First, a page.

In The Age of Transparency, A Company’s Sins Don’t Stay Hidden For Long

Rupert Murdoch is having a tough summer. First MySpace sells for a fraction of what he paid, now News of the World, a newspaper he bought in 1969, is no more.

And the news keeps getting worse for News Corp. The phone-hacking scandal that has engulfed the company has now spread to The Sunday Times, the British broadsheet that has long been one of Rupert Murdoch’s “quality” newspapers.

News Corp.’s daily tabloid The Sun has also been implicated, according to the Guardian, which reported Monday that both newspapers targeted the former British Prime Minister Gordon Brown. An investigation by the Guardian found that over a period of 10 years, con men working for The Sunday Times tricked Mr. Brown’s bank into providing details of his account and his lawyers into handing over information from his personal file.

According to PR Daily, reputation management in the digital age is becoming an immense challenge for many businesses, and the pressure being exerted on Rupert Murdoch and News Corp. will undoubtedly become a case study for business schools and public relations professionals. I suppose that’s true, but disatser PR skills wouldn’t be necessary, if the crimes weren’t committed in the first place. News, like many businesses, does have a ruthless edge to it. Which is why journalists, like many other professions, have codes of conduct.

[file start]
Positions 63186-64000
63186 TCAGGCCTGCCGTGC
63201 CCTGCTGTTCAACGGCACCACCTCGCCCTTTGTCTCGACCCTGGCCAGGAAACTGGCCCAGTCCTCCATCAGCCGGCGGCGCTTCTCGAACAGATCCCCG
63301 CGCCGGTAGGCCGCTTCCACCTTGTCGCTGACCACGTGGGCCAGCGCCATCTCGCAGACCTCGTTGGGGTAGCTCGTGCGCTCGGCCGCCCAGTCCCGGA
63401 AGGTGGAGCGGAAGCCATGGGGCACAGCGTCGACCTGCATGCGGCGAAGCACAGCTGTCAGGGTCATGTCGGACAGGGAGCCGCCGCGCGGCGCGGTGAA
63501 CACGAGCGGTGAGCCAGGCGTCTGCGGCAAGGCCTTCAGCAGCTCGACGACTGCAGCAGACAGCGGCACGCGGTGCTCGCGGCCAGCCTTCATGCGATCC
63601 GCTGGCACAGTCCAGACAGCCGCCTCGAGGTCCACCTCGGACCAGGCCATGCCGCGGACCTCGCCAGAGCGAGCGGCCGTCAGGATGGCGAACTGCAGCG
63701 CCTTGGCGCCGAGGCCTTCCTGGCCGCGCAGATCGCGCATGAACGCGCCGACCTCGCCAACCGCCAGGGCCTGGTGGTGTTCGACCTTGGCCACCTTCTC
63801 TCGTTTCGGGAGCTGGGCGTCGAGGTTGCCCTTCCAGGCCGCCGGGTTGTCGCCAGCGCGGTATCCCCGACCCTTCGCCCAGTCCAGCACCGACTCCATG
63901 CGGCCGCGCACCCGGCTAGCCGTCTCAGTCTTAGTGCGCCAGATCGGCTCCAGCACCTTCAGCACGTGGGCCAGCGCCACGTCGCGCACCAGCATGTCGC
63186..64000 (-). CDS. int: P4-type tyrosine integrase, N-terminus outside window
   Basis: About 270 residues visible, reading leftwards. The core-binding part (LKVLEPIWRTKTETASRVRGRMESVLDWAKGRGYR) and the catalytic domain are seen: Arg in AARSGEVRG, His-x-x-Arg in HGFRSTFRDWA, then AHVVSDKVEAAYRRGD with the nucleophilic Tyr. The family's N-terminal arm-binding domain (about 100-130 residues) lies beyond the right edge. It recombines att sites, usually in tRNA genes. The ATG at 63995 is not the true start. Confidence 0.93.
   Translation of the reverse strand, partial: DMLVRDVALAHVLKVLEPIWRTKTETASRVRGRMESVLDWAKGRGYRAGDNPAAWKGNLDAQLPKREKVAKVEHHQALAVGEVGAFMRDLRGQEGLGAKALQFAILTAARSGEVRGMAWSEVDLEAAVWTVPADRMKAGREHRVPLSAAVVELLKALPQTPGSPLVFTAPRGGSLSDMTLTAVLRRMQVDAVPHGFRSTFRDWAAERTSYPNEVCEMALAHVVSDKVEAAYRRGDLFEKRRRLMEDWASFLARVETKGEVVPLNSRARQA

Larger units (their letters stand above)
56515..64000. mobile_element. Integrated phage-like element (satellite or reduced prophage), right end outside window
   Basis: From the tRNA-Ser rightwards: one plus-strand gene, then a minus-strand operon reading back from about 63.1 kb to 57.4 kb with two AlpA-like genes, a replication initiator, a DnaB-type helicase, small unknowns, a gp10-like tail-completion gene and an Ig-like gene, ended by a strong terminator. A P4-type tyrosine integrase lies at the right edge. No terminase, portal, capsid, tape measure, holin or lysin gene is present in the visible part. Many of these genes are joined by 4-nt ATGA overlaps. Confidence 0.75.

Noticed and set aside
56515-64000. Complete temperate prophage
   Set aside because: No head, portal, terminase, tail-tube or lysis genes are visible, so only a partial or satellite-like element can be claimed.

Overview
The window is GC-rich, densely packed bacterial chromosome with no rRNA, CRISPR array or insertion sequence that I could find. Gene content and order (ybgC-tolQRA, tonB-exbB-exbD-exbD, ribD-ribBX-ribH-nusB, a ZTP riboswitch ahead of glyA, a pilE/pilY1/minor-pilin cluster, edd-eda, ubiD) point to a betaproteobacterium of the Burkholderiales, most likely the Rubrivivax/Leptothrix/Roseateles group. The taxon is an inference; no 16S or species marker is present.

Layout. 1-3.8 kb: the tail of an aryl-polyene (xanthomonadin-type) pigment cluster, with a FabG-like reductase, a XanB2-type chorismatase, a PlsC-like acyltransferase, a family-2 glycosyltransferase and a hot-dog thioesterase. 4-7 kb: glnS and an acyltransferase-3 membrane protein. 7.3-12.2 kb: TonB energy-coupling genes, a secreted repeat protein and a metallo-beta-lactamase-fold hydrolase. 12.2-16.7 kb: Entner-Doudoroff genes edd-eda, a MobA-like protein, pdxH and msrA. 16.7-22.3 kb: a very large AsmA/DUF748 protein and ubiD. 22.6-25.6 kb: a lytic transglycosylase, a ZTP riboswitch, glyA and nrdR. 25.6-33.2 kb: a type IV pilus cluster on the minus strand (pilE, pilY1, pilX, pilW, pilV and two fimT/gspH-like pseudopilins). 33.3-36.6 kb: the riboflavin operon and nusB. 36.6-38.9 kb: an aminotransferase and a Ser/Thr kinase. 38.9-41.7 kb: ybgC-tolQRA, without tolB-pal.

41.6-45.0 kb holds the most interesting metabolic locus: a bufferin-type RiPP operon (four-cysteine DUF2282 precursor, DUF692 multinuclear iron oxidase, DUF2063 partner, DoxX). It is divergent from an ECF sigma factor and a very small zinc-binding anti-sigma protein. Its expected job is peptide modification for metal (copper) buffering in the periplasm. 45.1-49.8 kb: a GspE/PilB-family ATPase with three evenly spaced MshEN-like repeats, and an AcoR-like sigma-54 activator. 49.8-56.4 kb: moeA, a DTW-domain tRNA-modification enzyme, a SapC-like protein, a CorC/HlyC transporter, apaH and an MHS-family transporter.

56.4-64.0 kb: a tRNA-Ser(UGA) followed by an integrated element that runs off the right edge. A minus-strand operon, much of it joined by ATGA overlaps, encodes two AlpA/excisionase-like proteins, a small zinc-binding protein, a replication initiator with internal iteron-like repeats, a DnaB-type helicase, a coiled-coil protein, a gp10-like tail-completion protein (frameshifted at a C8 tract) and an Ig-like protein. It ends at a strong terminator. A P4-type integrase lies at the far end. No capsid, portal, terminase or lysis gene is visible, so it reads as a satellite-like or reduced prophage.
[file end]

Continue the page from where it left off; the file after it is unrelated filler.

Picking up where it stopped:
In times past, code violations and corporate crimes small and large may have escaped the eye of the law, and they may today, but there appears to be little escape from the eyes of the crowd. And once a piece of valuable information is dispensed on these tubes, there’s no such thing as a containment policy.



About David Burn

I wrote my first ad for a political candidate when I was 17 years old. She won her race and I felt the seductive power of advertising for the first time. Today—after working for seven agencies in five states—I am head of brand strategy and creative at Bonehook in Portland, Oregon.